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Spectrum: Autism Research News

TOPIC

Genes

Rare or common, inherited or spontaneous, mutations form the core of autism risk.

September 2010

Genetics: De novo mutation rate higher in autism

by  /  30 September 2010

Spontaneous harmful mutations are more frequent in individuals with autism and schizophrenia, according to two studies published in September.

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Molecular mechanisms: Autism brains show ‘angry’ microglia

by  /  27 September 2010

A study of postmortem tissue shows that microglia, cells that provide immune protection to the brain, are altered in the brains of individuals with autism.

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Genetics: Common mutation linked to risk of mental disorders

by  /  27 September 2010

A common variation within a region on chromosome 16 puts a large proportion of the general population at risk for intellectual disability, according to a study published in August in Nature Genetics.

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Genetics: Postmortem study links new gene to autism

by  /  27 September 2010

A study of postmortem brain tissue shows that RPP25, a gene on the autism-linked 15q22-26 chromosomal region, is expressed differently in the brains of people with the disorder. This is the first time this gene has been implicated in autism.

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Molecular mechanisms: Fragile X mutation worsens memory loss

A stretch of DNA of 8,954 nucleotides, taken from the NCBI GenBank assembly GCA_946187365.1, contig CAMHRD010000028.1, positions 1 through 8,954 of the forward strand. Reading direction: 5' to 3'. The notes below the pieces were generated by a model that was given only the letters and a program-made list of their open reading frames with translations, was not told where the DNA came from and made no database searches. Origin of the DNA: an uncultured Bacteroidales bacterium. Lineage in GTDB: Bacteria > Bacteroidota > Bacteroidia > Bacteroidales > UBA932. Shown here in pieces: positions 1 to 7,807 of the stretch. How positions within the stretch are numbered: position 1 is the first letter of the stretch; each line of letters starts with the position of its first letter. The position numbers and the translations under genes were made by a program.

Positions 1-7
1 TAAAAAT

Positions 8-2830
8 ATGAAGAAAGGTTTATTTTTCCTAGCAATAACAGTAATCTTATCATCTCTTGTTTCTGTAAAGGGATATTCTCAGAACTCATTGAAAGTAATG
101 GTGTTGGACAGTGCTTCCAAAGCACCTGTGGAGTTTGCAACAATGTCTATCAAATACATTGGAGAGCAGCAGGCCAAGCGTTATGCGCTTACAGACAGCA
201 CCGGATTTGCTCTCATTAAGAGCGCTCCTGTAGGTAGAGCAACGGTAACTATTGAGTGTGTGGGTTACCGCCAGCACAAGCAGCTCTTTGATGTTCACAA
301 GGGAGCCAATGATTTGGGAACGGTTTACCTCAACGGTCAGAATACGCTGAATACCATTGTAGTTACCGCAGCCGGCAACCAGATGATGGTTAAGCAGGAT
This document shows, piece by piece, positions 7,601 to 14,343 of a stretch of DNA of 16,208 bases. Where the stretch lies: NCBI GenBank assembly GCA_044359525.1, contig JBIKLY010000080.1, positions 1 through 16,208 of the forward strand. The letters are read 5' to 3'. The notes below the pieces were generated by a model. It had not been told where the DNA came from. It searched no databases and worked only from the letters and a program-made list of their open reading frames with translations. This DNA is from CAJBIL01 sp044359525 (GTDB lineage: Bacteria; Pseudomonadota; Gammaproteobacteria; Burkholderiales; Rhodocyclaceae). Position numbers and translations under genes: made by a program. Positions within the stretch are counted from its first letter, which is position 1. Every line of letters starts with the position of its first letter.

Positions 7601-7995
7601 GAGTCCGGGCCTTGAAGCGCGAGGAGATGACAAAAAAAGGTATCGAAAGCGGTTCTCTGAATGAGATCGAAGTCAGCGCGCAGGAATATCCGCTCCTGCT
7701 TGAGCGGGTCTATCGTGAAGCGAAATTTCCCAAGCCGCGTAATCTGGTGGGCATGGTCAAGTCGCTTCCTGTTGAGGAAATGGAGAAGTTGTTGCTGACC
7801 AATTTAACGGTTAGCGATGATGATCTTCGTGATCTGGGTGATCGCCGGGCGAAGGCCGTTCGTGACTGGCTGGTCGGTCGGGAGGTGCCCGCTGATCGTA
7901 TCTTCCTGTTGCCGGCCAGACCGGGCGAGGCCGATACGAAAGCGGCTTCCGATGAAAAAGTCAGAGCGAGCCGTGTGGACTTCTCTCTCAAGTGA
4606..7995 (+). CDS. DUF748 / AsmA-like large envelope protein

by  /  27 September 2010

Genes responsible for Alzheimer’s disease and fragile X syndrome — a form of mental retardation linked to autism — may operate through the same pathway, according to a study published in The Journal of Neuroscience.

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Studies tie fragile X syndrome to famous cancer pathway

by  /  23 September 2010

A drug that interferes with a biochemical pathway important in cancer can reverse some brain defects in mouse models of fragile X syndrome, according to a study published 11 August in the Journal of Neuroscience.

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The power of talk

by  /  21 September 2010

In order to understand the interaction between genes and environment in autism, researchers in different disciplines will have to move back and forth between those two realms, stretching out of their intellectual comfort zones. But if the mood at an interdisciplinary workshop two weeks ago is any indication, that challenge is also a source of excitement.

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X-linked gene increases autism risk in boys

by  /  16 September 2010

A newly characterized gene on the X chromosome may be disrupted in up to one percent of people with autism, researchers reported Wednesday in Science Translational Medicine.

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Fragile X protein tied to snags in stem cell development

by  /  13 September 2010

The protein missing in fragile X syndrome is necessary for the proper development of neural stem cells — self-renewing cells that can differentiate into more specialized types, including neurons — according to a paper published in the August issue of Human Molecular Genetics.

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Ralph Adolphs: Setting the pace for cognitive research

by  /  9 September 2010

For nearly 20 years, Ralph Adolphs has been trying to figure out how the human amygdala works. An avid outdoorsman, Adolphs has run a dozen 50- and 100-mile races, and his colleagues say he approaches science with the same stamina and intensity. He has already published more than 100 scientific papers, several of them revealing intriguing ties between the amygdala and autism.

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